Bentwich’s presentation will explore how the integration of AI with cutting-edge technologies like patient-on-a-chip, real-time nano-sensing, and stem cell genomic diversity is addressing the critical challenge of predicting drug behaviour in humans. He will also explain the importance of this innovation as a way to mitigate the high failure rates in clinical trials, which historically see 92% of drugs fail despite passing animal tests, leading to significant financial and time losses in the industry (approximately $53 billion for pharma companies annually).
Is pharma’s commercial model dying? How data is enabling new insights and why it’s better for the patient
Dipanwita Das, CEO and Co-founder of Sorcero, will discuss the importance of the post-launch and commercialisation phase, as manufacturers discover how their products are being used, new combinations and indications are uncovered and how data and evidence supports new patient populations.
She will argue that many of the current processes that support commercialisation of a new product are manual, fragmented, slow and error prone, and that AI can support the technology-driven transformation of these processes to ensure speed and higher quality.
Das expands: “AI is great at two key things that the expert can fall behind on. One – computing vast amounts of data and information, especially unstructured data which forms 85% of the total data in this space. Two – helping human experts discover and infer insights from the totality of their information that they would not have been able to otherwise. Analysis is context, and with AI, this can be transformative.”
Combining physics-based methods with AI to maximise the success and speed of drug discovery and development
In his talk, Andrea Bortolato, Director of Drug Discovery at SandboxAQ, will include examples of the impact of the strategy of combining physics-based methods with AI, in particular integrating absolute free energy methods, with active learning and knowledge graph strategies.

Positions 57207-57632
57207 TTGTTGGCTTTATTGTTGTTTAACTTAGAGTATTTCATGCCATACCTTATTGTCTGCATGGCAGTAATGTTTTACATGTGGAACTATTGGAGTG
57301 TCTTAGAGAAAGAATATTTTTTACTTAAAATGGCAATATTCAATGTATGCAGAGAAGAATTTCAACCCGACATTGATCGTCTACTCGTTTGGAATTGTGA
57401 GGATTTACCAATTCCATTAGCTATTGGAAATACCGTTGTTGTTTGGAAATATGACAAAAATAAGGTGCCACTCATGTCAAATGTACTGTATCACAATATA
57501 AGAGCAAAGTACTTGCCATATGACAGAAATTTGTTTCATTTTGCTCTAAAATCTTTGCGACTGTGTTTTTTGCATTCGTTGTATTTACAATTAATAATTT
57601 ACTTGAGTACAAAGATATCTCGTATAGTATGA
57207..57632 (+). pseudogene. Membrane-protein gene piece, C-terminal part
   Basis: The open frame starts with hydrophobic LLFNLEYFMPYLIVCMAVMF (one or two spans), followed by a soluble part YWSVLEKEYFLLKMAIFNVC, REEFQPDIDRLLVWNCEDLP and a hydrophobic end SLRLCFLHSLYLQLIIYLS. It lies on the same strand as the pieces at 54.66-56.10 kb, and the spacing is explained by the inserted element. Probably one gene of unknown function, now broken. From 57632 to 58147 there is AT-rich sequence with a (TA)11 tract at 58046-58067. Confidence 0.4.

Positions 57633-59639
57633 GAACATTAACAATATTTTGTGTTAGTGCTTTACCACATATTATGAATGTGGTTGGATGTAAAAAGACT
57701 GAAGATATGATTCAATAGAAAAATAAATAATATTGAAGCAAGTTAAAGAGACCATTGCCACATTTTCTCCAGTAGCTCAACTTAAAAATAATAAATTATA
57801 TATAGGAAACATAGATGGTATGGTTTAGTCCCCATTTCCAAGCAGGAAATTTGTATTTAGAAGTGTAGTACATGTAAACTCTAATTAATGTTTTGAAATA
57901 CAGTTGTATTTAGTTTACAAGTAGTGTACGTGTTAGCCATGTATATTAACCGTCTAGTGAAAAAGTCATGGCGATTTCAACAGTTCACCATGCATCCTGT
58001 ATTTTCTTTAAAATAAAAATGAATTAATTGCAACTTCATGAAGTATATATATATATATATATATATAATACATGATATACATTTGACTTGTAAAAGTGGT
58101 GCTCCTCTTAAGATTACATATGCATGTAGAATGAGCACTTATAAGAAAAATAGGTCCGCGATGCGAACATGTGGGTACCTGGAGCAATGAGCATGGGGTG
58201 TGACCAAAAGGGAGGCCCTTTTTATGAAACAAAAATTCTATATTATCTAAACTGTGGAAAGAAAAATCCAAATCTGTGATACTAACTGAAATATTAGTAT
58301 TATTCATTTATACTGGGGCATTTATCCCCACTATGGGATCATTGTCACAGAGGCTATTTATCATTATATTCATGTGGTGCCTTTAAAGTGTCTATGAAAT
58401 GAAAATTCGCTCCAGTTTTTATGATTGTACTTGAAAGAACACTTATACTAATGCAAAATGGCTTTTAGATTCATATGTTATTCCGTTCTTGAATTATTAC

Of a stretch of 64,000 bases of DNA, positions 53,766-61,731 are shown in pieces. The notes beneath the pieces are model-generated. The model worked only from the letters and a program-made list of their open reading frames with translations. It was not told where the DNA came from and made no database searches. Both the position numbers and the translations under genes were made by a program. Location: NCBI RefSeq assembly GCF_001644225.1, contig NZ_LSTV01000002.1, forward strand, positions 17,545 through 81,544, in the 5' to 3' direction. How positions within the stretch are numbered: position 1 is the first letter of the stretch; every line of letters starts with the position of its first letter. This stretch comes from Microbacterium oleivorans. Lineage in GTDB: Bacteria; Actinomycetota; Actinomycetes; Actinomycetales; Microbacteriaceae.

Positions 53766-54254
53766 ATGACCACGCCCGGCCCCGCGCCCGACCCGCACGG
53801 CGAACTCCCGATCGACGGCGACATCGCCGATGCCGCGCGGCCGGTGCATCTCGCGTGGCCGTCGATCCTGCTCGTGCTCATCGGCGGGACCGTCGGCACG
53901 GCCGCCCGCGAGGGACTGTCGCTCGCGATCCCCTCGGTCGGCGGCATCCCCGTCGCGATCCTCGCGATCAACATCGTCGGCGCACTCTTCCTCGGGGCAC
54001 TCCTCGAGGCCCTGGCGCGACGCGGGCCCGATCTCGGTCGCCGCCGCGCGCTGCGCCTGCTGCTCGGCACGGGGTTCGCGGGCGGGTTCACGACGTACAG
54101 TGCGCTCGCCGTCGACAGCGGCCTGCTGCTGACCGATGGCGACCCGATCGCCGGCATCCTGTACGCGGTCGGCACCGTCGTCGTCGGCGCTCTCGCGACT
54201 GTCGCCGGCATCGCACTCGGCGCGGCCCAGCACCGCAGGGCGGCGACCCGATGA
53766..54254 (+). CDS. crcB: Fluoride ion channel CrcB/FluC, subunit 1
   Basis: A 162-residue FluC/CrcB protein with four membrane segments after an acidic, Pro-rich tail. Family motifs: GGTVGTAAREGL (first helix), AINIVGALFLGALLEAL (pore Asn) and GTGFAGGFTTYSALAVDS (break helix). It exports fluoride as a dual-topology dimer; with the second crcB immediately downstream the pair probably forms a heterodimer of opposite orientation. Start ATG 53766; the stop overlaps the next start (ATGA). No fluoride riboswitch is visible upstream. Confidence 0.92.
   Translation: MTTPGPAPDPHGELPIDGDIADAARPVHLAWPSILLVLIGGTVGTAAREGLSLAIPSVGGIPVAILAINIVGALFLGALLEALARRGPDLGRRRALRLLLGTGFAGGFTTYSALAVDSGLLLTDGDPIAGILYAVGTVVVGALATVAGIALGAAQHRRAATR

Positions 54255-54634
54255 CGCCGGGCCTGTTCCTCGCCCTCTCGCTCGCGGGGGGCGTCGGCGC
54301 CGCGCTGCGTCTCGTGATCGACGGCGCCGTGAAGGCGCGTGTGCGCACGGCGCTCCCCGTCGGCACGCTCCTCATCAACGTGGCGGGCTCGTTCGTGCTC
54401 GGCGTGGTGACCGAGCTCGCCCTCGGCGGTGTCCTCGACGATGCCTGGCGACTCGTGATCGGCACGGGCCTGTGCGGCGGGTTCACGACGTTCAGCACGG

Bortolato has more than 15 years of experience in computational chemistry and drug discovery at companies like BMS, Schrodinger, and Heptares Therapeutics, with over 50 scientific publications/patents.
“Machine learning (ML) and in particular AI generative methods are transforming drug discovery and development,” he says. “In parallel physics-based and quantum-inspired methods based on first principles and molecular description of the system provide a rigorous solution complementary to ML-based methods. They can provide an effective strategy to create simulated data to extend the ML approach training set or to validate the hypothesis and results proposed by an AI strategy.”
Accelerating biotherapeutics development through technology platforms
Anubhav Tripathi is a Professor of Medical Science and Engineering at Brown University. At Brown, Tripathi’s research group develops biotechnology platforms by integrating biological and engineering principles.
He holds more than 15 patents, has over 150 peer-reviewed publications, delivered more than 110 invited talks, and co-founded four companies. Tripathi led the development of microfluidics chips for protein and DNA sizing at Caliper LifeSciences (now Revvity).
Protein and RNA-based therapeutics development is a challenging multidimensional problem, accompanied by an equally challenging scalable manufacturing process. Recent advances in areas including microfluidics assisted synthesis and biologics testing, high throughput automated platforms, functional multiomics screening, artificial intelligence and machine learning have accelerated the development process.
Tripathi’s talk will cover methods that have been implemented in therapeutic workflows which show reduced development time, accurate data generation, and more rapid data delivery to research, manufacturing and commercial teams.
DDW Volume 25 – Issue 1, Winter 2023/2024